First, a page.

The hamstrings as a knee flexor are made up of predominately fast twitch fibers that flex the knee (e.g. bring the heel closer to the bottom). This influences the amount of repetitions you should use to train them with. This part of the hamstring also assists in lateral-medial and anterior-posterior stabilization of the knee. This means they are very important anatomically to strengthen to prevent injuries especially Medial Collateral Ligament, Anterior Cruciate Ligament and meniscus injuries. In terms of what strengthening the knee flexors will do for your running, it assists in two of the three aspects: stride rate and stance phase.
Stride rate: As your knee flexors become stronger, they can flex the knee more rapidly after the stance phase or foot strike. This decreases the lever arm of trailing leg and allows the trailing leg to be brought forward faster ready for the next foot strike. By doing this, it will increase stride frequency as now it takes less time for the leg to be brought forward ready for the next foot strike because a) the lever arm is shorter and b) the hamstring is stronger so it can more forcibly flex the knee.
Stance phase: Because the knee flexors aid so much in the stabilization of the knee, research shows this aids biomechanics in the stance phase. The biggest reason increased strength (and especially eccentric) strength in the knee flexors helps is that it takes less time for the leg to stabilize itself when it hits the ground so that foot can push off faster and the next leg cycle can begin. This means you spend less time on the ground running and the stance phase is reduced.
Now just making the knee flexors stronger help these two aspects of your running. But if you want to really improve your running speed and endurance, you might want to use knee flexor (hamstring) strength exercises that match the same biomechanical kinetic chain. For instance, the shortening of the trailing leg’s lever arm as part of your stride recovery is what is known as an open kinetic chain. An open kinetic chain basically means where you apply force to will move. In this case, the runner is applying force through the posterior (or back) of the leg and it is moving. Now in the stance phase on the other hand, the hamstrings as knee flexors are actually part of a closed kinetic chain. Where the hamstrings are applying force (i.e. the ground) does not move. That means for a runner who has poor stride rate they would want to use more open kinetic chain strength exercises like hamstring curl variations:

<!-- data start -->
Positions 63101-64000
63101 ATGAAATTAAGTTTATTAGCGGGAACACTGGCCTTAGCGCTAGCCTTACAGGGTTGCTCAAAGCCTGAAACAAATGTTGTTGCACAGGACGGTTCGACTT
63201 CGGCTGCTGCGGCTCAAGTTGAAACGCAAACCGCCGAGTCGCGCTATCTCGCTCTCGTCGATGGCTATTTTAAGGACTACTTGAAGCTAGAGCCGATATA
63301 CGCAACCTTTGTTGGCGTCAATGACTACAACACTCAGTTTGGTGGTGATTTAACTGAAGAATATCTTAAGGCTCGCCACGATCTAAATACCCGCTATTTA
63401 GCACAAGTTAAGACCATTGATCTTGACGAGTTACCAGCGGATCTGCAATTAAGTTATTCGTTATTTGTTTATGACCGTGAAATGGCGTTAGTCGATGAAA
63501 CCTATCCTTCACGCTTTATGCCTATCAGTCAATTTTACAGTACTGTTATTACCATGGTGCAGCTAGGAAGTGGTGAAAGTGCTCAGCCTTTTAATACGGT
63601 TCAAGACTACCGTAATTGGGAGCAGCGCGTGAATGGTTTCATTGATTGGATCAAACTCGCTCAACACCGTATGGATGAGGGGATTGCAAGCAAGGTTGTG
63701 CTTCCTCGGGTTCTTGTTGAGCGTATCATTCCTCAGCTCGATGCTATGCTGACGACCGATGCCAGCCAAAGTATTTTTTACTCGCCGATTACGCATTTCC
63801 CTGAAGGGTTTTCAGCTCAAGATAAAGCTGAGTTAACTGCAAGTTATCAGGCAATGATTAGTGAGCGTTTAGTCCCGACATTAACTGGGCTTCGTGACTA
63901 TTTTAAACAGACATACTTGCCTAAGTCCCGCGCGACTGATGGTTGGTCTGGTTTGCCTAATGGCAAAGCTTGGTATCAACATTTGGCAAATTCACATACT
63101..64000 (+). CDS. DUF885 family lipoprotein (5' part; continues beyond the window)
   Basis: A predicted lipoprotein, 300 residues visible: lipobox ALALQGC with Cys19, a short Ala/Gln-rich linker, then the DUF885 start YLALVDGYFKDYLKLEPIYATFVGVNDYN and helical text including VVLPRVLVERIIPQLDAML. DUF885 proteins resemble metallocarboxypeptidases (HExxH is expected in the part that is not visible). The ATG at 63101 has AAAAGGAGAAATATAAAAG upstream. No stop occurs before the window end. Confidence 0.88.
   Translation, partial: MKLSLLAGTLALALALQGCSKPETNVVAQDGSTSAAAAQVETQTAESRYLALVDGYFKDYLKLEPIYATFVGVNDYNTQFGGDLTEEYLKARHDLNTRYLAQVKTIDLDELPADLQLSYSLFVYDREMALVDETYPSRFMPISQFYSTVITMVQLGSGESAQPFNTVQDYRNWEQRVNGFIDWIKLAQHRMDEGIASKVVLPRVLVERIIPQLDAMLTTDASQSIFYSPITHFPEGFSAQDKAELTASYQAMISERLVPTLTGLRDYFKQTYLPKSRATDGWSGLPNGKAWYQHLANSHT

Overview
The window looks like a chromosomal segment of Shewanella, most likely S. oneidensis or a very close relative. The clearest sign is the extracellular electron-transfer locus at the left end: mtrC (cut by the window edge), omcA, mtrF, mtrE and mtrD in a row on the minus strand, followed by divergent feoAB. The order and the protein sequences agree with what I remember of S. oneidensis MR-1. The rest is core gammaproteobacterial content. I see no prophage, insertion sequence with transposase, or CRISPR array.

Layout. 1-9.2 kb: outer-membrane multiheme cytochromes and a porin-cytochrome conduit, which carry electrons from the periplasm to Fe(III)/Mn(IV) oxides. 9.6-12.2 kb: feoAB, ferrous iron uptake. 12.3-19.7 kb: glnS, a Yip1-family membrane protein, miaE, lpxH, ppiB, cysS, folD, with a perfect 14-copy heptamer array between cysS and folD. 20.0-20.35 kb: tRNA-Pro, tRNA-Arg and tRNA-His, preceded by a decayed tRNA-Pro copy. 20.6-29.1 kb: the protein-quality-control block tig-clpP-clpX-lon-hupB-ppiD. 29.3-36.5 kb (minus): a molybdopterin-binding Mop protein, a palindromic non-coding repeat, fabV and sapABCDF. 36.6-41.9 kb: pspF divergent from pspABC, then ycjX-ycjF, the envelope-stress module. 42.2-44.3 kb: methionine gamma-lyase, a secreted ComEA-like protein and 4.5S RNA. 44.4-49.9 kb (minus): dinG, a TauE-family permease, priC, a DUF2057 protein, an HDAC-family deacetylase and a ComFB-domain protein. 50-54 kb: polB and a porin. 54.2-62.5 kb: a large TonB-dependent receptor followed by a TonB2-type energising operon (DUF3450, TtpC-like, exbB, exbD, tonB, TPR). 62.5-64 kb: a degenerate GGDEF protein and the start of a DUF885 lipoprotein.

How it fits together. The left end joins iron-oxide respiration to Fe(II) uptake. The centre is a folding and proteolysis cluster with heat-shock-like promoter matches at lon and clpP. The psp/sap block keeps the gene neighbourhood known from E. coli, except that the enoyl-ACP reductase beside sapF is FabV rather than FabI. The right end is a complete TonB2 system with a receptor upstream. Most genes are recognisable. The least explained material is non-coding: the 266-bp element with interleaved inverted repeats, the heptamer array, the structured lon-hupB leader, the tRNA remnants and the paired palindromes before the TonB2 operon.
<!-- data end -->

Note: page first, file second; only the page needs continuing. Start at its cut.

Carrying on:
On the flip side of the coin, for a runner who has a long stance phase, they would use closed kinetic chain strength exercises like GHR variations. Here is a little tip – one way of really picking a poor stance phase up without video footage is the sound of the foot when it hits the ground – if it is loud, the runner has poor eccentric strength in the leg and are more than likely spending too much time on the ground when running.
Now obviously besides providing running efficiency and speed benefits, strengthening the knee flexor portion of the hamstrings will also significantly decrease your risk of lower limb (and especially knee) injuries. In fact, around 80% of all hamstring injuries are distal (meaning closer to the knee) so strengthening this part of the hamstrings will also aid in hamstring pulls. Knee flexor training will also help protect both the medial & lateral meniscus, lateral & medial collateral ligaments and anterior cruciate ligaments of the knee. This is caused by the strong fascial connection the hamstrings have with the just mentioned connective tissue.